which corresponds to residues 162–170 using the chymotrypsin numbering system. However, within this sequence, residues 332 (D), 333 (R), and 335(T) are most crucial, since those resides are present in the hydrophilic portion of the helix in this binding site and are thus expected to interact most predominantly with factor VIIIa. Thus, the sequence
DRXaaT,
where Xaa is any amino acid or derivative, would bind to factor VIIIa. When this sequence is a part of a polypeptide or derivative which is unable to activate factor X (e.g., by not having active serine protease activity), the polypeptide or derivative will bind factor VIIIa at the factor IXa binding site and prevent wild-type factor IXa from binding, thus preventing coagulation and factor X activation. This would be expected based on the results presented in the Example 1 herein, since, when the factor IXa 330 helix was replaced with the corresponding homologous region from factor VII, the factor IXa-VII chimera could not induce activation of factor X, even at high concentrations (Table 1). Also, replacement of the D and the R of this helix with other amino acids severely reduced or abolished the ability of factor IXa to activate factor X (Table 1).

Thus, in one embodiment, the present invention provides a composition that comprises a polypeptide or derivative that includes the sequence DRXaaT, wherein Xaa is independently any amino acid, or a derivative thereof. Since this composition has the crucial amino acid residues present in factor IXa as D332, R333, and T335, or derivatives of those resides, it will bind to factor VIIIa at the factor IXa binding site and prevent coagulation and factor X activation. Preferred compositions comprise the entire 9-mer binding site LVDRATCLR (SEQ ID NO:1) or derivatives, or the 4-mer within that sequence which contains the three crucial amino acid residues, DRAT (SEQ ID NO:2). The most preferred polypeptides have 4–20 amino acid residues or derivatives, but can comprise much larger sequences, including, for example, factor IXa which has been altered to eliminate its serine protease activity.

In another embodiment, the polypeptide comprises SEQ ID NO:5 (LVXX12AT), wherein X1 is either D or Y, and X2 is either R or Q, SEQ ID NO:6 (LVDRAT), SEQ ID NO:7 (LVYRAT), SEQ ID NO:8 (LVDQAT), SEQ ID NO:9 (LVDRATXLR), wherein X is any amino acid other than C, or SEQ ID NO:10 (LVDRATALR).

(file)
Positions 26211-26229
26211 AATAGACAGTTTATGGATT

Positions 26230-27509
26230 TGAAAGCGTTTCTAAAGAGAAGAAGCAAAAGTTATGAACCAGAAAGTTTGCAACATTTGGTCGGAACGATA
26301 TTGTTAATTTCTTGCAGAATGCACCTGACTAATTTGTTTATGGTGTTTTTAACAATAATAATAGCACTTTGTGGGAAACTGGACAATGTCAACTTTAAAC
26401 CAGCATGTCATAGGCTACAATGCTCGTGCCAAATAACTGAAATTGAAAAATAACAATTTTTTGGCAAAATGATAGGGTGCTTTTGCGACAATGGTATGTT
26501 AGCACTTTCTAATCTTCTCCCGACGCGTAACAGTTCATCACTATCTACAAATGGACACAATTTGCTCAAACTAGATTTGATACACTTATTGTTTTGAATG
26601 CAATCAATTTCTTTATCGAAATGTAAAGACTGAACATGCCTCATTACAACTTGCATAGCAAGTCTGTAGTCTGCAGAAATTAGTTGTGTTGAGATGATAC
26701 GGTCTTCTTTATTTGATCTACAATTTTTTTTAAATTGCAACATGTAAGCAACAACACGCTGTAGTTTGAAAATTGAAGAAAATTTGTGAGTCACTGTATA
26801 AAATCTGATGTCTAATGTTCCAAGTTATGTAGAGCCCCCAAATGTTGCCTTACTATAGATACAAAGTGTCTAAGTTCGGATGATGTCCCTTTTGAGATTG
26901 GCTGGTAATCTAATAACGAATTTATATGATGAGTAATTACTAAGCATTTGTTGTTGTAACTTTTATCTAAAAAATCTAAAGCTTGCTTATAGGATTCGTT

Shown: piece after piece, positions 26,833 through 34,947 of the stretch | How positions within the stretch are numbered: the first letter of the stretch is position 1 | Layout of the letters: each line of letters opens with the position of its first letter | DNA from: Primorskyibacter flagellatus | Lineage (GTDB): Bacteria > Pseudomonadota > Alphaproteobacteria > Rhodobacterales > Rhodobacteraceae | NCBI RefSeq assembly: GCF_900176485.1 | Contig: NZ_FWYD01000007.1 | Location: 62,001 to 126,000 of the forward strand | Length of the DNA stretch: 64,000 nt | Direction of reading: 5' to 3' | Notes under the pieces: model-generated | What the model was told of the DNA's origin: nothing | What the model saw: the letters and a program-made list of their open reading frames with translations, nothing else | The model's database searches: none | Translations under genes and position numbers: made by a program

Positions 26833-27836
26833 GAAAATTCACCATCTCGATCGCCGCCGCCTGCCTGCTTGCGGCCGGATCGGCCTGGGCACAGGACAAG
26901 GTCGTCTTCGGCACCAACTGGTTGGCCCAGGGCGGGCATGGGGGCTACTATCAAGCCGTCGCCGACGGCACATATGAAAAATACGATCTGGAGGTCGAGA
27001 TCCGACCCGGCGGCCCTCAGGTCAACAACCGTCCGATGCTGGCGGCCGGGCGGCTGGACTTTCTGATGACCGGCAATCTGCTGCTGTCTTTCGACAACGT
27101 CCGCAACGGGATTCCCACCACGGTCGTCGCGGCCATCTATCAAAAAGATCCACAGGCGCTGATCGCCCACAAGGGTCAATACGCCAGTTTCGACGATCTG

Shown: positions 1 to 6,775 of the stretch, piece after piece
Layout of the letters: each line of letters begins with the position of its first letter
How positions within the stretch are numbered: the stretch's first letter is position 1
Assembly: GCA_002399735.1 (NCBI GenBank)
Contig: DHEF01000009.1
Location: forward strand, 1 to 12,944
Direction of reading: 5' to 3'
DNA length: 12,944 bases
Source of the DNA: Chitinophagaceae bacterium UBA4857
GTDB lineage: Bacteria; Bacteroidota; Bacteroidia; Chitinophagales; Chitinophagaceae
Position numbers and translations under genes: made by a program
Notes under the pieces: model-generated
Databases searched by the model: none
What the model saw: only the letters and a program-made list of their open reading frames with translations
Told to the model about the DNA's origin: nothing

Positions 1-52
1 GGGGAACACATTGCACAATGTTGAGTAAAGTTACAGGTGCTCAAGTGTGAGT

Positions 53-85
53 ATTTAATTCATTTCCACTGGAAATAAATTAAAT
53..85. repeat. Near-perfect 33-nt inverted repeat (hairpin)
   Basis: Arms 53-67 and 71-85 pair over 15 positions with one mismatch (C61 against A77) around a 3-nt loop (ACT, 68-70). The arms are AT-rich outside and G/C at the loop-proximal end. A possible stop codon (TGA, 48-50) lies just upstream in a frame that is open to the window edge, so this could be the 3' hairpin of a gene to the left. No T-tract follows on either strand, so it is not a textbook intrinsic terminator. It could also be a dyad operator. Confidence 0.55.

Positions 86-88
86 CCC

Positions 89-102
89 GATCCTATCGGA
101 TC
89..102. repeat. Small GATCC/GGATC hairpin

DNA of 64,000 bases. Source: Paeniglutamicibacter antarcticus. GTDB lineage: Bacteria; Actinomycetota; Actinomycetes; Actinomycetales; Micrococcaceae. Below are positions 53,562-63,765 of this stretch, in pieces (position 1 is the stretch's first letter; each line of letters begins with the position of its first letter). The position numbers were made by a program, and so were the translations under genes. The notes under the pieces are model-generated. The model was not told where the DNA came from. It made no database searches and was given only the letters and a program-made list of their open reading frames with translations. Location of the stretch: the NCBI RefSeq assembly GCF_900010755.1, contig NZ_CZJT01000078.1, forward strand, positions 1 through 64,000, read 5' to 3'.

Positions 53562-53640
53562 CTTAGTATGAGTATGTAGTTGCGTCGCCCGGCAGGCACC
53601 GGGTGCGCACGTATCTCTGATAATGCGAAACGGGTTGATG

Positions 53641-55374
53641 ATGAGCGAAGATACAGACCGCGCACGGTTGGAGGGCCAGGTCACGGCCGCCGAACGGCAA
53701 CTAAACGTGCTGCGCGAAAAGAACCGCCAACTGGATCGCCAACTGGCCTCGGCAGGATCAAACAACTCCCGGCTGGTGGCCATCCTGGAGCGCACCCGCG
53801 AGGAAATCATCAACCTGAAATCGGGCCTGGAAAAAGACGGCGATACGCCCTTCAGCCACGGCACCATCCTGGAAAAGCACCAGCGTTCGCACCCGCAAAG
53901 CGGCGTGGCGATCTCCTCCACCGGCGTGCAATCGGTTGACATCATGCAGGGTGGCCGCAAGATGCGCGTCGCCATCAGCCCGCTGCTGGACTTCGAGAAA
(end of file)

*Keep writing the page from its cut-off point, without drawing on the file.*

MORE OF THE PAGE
As used herein, the term “derivative” includes any non-peptide compound, including peptidomimetics or nonpeptidomimetics, that can substitute for a particular amino acid or polypeptide. Based on the structural features of the critical amino acid sequence of the peptides of the present invention that permit the binding of the peptide to factor VIIIa, one can develop these non-peptide derivatives that are capable of binding to factor VIIIa and preventing coagulation. Thus, a non-peptide derivative includes any non-peptide chemical compound that can bind to factor VIIIa and prevent coagulation.

The techniques for development of peptidomimetics and nonpeptidomimetics are well known in the art. See for example, Navia and Peattie, 1993, Trends Pharm. Sci. 14:189–195; Ripka et al., 1998, Curr. Opin. Chem. Biol. 2:441–452; Kieber-Emmons et al., Curr. Opin. Biotechnol. 8:435–441; Freidinger, Curr. Opin. Chem. Biol 3:395–406; as-Obeidi et al., Mol. Biotechnol. 9:205–223; Qabar et al., Farmaco 51, 87–96. Typically this involves identification and characterization of the protein target as well as the protein ligand using X-ray crystallography and nuclear magnetic resonance technology. In the case of the factor VIIIa binding domain on factor IXa, both factors have been sequenced and cloned. Wood et al., 1984, Nature 312:330–337; Vehar et al., 1984, Nature 312:337–342; Yoshitake et al., 1985, Biochem. 24:3736–3750). Additionally, the X-ray structure of factor IXa has been determined (Brandstetter et al., 1995, Proc. Natl. Acad. Sci. USA 92:9796–9800) and modeling studies have elucidated characteristics of the factor IXa binding site (disclosed herein in the Example 1). Using information learned from the structure of factor VIIIa and its polypeptide ligand, a pharmacophore hypothesis is developed and compounds are made and tested in an assay system. The test compound can then be evaluated by, for example, binding to factor VIIIa, e.g., by electrophoretic mobility shift assays (Igarashi et al., 1993, Mol Cell Biol 13, 1634–1640) or an assay system utilizing co-precipitation of the ligand and factor VIIIa. Alternatively, the compound can also be tested functionally by methods known in the art, e.g., by its ability to reduce or abolish activity of factor VIIIa in a coagulation based assay or in factor X activation assay. See, e.g., the Example 1 for such methods. As is well known, peptidomimetics and nonpeptidomimetics are often superior to analogous peptides in therapeutic applications because the mimetics are generally more resistant to digestion than peptides.